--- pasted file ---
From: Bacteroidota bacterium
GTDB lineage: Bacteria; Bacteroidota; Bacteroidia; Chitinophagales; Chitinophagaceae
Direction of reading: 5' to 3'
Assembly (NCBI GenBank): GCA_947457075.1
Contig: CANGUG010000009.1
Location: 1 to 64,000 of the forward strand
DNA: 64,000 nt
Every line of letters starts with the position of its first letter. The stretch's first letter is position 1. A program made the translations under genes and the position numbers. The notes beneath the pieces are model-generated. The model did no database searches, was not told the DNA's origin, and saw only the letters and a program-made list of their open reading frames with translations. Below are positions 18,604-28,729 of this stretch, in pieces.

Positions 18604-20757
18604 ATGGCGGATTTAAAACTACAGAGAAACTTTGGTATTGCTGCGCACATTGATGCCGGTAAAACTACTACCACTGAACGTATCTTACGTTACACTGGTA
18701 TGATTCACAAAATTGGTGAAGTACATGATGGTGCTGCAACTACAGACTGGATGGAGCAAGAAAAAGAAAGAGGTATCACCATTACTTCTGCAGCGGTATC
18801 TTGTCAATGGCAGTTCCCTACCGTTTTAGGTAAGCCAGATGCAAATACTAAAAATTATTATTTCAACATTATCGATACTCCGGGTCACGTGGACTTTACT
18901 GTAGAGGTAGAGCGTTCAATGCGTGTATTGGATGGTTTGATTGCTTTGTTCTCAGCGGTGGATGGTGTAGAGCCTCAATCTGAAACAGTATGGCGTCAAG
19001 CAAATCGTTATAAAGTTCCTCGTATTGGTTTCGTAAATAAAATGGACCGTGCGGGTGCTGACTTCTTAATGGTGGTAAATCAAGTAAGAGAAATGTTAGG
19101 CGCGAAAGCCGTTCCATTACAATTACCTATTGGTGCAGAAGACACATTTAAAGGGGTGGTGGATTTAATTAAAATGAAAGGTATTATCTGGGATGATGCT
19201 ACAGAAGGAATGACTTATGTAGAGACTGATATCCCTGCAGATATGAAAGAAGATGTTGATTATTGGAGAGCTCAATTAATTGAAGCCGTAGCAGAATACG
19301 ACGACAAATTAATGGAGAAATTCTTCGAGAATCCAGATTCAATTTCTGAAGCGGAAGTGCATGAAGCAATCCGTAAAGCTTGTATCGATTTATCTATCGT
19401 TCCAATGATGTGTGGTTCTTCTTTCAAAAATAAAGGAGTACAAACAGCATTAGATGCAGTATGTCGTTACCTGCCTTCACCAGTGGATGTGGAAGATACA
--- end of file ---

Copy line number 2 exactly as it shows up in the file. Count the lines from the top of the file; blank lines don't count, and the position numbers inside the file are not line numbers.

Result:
GTDB lineage: Bacteria; Bacteroidota; Bacteroidia; Chitinophagales; Chitinophagaceae